Republican Party Grows a Spine

A quick trip around Hannity's America...

You Go, Graham!

Tension was high on the Senate floor this past week as they battled over the spending bill. And things got a little testy, as Lindsay Graham decried the Democrats' lack of bipartisanship, saying, "This bill stinks, and if this is bipartisanship, well, count me out."

Count California Senator Barbara Boxer, as less than pleased by Mr. Graham's vocal frustration. She accused the notoriously independent-minded Republican of political hackery and showmanship.

Let's take a look:


SEN. BARBARA BOXER, D-CALIF.: I find it really rather amazing that the Senator is holding up the bill, hoping up a bill is theatrical. Did you ever do that when George Bush was president, and he sent down a bill twice as big as that? Did he ever do that? Did — because you can do that. That's theatrics. You could do that.

SEN. LINDSAY GRAHAM, R-S.C.: I will put my ability to speak my mind to my party up against anybody — including you, Senator. I have been on this floor many times arguing with the past administration about policies I disagreed with.

I don't recall you doing that a lot, but I don't question your motives as to why — why you're doing what you're doing.

BOXER: Let me go and ask you another question.

GRAHAM: I'm here today — no, it's my time. I'm here today to point out the fact that this is not bipartisanship.


Now I only hope that the rest of the Senate Republicans were taking notes during that performance.

No More Mr. Nice Guy

Meanwhile, speaking in Virginia at a Democratic congressional retreat Thursday night, President Obama put his foot down with Republicans, calling their resistance to his trillion-dollar spending bill "inexcusable and irresponsible."


PRESIDENT BARACK OBAMA: I don't care whether you're driving a hybrid or an SUV.

LIBERAL TRANSLATION: Uh, I mean hybrid! Hybrid is way better. (I hope none of my green supporters heard that.)

OBAMA: If you're headed for a cliff, you've got to change direction. That's what the American people called for in November and that's what we intend to deliver.

LIBERAL TRANSLATION: Come on, people, work with me! I can't give 37 percent of Americans who still support this bill what they want if you keep refusing to fall in line!

OBAMA: And the American people are watching. They did not send us here to get bogged down with the same old delay, the same old distractions, the same talking points, the same cable chatter.

LIBERAL TRANSLATION: What? Our pork projects aren't distracting. Gibbs NEVER recites talking points, and I am NOT spending more time on TV than I am attending to this bill.

OBAMA: You know.

LIBERAL TRANSLATION: Wait, we're guilty of doing every one of those things, aren't we? Maybe a more accurate platform would have been "MORE OF THE SAME you can believe in."


Mr. President, I'm sorry if you feel the GOP has been wasting your time with their petty concerns and amendments, suggestions on how not to waste billions of taxpayer dollars, but if you're going to get frustrated with Republicans every time they refuse to vote exactly the way you want them to, it's going to be a very, very long four years.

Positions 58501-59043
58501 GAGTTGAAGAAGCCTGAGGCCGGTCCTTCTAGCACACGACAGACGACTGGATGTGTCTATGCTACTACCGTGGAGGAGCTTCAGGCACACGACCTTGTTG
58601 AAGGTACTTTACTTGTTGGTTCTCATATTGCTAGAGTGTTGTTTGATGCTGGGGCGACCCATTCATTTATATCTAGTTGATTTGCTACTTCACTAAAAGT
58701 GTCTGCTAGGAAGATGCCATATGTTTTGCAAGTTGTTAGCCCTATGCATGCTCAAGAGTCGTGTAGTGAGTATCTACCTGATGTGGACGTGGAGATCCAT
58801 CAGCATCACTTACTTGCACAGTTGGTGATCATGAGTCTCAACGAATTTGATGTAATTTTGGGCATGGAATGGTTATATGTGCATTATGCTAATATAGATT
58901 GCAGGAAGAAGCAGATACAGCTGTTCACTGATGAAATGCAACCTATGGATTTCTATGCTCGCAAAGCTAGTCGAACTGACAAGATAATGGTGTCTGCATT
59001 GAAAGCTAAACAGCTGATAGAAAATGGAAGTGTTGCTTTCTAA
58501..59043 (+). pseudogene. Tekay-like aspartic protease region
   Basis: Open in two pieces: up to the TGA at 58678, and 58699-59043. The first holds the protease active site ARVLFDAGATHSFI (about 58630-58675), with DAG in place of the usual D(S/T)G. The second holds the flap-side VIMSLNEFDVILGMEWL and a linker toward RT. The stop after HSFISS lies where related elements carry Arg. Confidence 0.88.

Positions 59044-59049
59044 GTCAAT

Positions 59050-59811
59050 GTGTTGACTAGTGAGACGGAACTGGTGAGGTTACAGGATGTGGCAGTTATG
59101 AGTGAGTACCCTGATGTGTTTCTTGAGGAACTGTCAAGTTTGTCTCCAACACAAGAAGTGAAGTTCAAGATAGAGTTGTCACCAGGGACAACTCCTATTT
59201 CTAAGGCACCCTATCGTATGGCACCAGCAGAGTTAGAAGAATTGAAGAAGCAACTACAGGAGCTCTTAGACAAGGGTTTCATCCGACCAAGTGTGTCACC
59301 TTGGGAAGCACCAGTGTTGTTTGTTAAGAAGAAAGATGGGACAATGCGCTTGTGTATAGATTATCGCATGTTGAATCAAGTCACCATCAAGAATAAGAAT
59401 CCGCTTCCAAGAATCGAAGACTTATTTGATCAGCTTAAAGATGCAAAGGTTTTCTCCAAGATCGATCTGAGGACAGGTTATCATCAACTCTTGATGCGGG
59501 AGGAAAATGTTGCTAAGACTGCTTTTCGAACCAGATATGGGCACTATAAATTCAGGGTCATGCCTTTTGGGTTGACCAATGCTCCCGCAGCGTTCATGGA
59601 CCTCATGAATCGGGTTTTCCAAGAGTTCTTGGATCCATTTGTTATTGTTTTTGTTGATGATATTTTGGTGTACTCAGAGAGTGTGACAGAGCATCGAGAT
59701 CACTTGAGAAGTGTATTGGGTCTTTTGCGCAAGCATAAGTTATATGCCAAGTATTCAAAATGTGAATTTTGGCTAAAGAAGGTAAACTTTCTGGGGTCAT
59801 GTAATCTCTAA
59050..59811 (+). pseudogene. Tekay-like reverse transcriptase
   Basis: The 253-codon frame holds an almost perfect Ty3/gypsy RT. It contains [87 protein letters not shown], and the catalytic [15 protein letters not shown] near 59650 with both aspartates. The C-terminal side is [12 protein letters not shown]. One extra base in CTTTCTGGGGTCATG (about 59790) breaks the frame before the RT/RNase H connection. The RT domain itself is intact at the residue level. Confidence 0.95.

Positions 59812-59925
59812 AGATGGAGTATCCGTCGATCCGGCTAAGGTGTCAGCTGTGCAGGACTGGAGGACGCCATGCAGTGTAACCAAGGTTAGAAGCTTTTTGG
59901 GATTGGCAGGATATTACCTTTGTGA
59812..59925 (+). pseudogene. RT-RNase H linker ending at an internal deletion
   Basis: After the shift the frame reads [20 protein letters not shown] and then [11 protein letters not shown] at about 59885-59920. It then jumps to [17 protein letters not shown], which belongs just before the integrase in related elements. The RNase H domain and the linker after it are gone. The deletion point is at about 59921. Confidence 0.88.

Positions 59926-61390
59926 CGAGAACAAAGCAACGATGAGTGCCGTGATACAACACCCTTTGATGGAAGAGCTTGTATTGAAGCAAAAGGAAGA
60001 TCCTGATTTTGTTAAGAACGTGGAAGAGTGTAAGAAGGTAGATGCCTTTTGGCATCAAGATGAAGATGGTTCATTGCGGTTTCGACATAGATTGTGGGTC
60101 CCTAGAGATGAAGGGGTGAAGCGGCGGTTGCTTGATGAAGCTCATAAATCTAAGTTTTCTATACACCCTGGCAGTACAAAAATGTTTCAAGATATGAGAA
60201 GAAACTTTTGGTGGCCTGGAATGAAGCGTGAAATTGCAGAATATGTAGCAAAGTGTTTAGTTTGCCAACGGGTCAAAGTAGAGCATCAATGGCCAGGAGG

No Hard Questions

These days there's probably no question that the least favorite of the White House for press secretary Robert Gibbs is the briefing room.

It's been a very tough first few weeks behind the podium for Mr. Gibbs, who has been pounded with questions on the president's failed nominees and the reckless spending bill now before the U.S. Senate. And it didn't get any easier Thursday, when Mr. Gibbs was pressed by Jake Tapper of ABC News on whether the White House will release the waiver forms that they have been forced to issue in order to permit lobbyists to hold high-level positions in the administration.



JAKE TAPPER, ABC NEWS: I have two questions. One is a housekeeping one. In the name of the transparency that you and the president herald so much, is there any way we could get the copies of the waivers that the OMB issues to allow certain Cabinet posts or deputy posts to be free of the ethics constraints you put up.

GIBBS: I'll certainly check.

TAPPER: He doesn't believe in transparency? OK.

GIBBS: Do you have another more pertinent question?

TAPPER: I think that's pretty — that's fairly pertinent here, Cabinet nominees on whether or not they have paid their taxes and whether or not they have speaking fees with all sort of industries they're supposed to regulate. I think that's fairly pertinent. You don't?


Now that's courage under fire. It's evident that the president and his team, they're used to taking really tough questions from the press, aren't they?

Piling on Palin

A hearing in United States District Court for the Southern District of New York took an unexpected political turn earlier this week when a judge viciously attacked Alaska Governor Sarah Palin.

According to The New York Daily News, who had a reporter in the courtroom, the case involved the family of an autistic child who were fighting for a ban on large dogs at their New York City apartment complex.

A stunned courtroom looked on as Judge Naomi Reice Buchwald, a Clinton appointee, criticized the former vice-presidential candidate for holding her son, who has Down syndrome, on a stage following a debate. Buchwald stated that, "The kid was used as a prop and that to me as a parent blew my mind."

Your honor, with comments like that, you dishonor your bench.

— Watch "Hannity" weekdays at 9 p.m. ET on FOX News Channel